Photo by Tony RinaldoPhoto by Tony Rinaldo
Augustus Anson Whitney Scholar
University of Georgia
William and Ellen Craft in the Transatlantic World

Barbara McCaskill, an associate professor of English, conducts research on nineteenth- and early twentieth-century African American literature and culture. Her current projects include Post-Bellum, Pre-Harlem, a coedited collection of essays on post-Reconstruction African American culture (forthcoming from New York University Press), an on-line gallery of photographs attributed to the former slave Robert E. Williams, and essays on William and Ellen Craft, fugitive slaves from Georgia. McCaskill is also editing a collection of original and classic essays on the Crafts and wrote an introduction to their 1860 narrative, Running a Thousand Miles for Freedom (University of Georgia Press, 1999).

During her fellowship at the Radcliffe Institute, McCaskill plans to complete her book “William and Ellen Craft in the Transatlantic World.” She wants to determine why so many British and American writers appropriated the Crafts’ story, why the Crafts themselves remained publicly silent on many scores about their lives, and what attractions reenactments, commemorations, and plays about the Crafts hold for twenty-first century audiences.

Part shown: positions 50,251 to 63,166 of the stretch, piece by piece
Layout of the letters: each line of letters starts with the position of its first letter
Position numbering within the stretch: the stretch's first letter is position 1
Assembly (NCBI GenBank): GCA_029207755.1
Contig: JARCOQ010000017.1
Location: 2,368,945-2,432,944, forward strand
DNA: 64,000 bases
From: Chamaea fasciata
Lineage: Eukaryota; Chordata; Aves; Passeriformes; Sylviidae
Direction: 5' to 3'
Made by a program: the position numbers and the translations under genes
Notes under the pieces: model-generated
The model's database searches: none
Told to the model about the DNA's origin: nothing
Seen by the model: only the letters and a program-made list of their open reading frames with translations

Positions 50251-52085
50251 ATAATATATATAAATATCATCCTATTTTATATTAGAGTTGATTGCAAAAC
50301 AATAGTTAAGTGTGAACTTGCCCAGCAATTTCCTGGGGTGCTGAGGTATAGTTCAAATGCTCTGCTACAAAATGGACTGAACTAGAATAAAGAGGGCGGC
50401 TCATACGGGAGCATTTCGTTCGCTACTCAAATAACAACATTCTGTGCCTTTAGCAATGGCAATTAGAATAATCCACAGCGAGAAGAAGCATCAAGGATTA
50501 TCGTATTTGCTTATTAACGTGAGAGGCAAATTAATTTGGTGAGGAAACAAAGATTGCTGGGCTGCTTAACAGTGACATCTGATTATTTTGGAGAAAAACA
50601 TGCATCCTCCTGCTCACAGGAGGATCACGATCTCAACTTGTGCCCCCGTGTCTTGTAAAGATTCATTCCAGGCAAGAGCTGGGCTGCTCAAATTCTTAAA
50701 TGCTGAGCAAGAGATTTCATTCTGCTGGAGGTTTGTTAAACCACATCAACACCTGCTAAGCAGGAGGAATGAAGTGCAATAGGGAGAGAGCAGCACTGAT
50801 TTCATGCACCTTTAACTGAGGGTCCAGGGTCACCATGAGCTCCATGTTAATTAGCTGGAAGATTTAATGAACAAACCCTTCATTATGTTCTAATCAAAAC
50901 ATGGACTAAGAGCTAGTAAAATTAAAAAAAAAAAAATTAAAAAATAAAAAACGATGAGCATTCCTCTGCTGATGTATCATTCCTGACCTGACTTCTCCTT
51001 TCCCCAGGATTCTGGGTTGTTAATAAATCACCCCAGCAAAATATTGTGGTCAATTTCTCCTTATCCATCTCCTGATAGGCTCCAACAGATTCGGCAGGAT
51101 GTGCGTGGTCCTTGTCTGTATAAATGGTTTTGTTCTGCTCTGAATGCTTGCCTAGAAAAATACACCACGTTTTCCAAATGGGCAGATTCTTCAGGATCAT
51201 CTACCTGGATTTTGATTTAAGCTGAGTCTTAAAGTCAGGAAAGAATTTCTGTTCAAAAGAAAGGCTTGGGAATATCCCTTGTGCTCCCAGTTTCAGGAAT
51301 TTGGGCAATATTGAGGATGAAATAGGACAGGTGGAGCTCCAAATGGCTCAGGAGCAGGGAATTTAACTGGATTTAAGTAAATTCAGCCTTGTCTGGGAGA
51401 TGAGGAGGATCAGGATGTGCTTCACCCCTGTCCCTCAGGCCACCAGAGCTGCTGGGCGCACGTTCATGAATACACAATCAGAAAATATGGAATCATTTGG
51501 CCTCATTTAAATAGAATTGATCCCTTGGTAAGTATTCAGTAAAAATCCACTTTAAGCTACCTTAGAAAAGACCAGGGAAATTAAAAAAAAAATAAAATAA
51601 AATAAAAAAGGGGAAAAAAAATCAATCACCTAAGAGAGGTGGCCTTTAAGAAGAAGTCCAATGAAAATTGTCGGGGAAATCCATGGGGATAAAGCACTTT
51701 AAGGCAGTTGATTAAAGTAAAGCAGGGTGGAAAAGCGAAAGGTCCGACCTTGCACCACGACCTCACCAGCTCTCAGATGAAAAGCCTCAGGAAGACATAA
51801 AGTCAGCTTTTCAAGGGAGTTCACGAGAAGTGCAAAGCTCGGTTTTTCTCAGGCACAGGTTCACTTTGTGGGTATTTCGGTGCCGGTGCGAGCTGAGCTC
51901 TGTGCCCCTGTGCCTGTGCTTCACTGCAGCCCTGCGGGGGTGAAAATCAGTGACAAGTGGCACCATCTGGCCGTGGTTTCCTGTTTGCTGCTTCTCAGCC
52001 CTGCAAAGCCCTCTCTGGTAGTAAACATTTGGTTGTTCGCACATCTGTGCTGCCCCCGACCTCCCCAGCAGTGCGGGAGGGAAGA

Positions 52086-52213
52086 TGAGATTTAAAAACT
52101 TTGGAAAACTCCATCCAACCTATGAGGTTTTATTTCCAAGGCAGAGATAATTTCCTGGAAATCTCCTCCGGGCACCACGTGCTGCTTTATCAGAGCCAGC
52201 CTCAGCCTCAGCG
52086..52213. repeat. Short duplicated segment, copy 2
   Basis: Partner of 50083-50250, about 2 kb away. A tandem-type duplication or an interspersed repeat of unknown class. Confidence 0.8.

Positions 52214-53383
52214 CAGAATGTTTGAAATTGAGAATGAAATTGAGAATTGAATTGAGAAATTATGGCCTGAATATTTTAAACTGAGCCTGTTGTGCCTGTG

McCaskill earned her MA and PhD in English from Emory University. She cofounded the journal Womanist Theory and Research with a $250,000 Rockefeller Foundation Humanities Fellowship. She has held fellowships at the W. E. B. Du Bois Institute and the Schomburg Center for Research in Black Culture. She has been active professionally as cochair of the MLA Committee on the Status of Women in the Profession and as current chair of the Women?s Committee of the American Studies Association.

This information is accurate as of the fellowship year indicated for each fellow.
Photo by Tony Rinaldo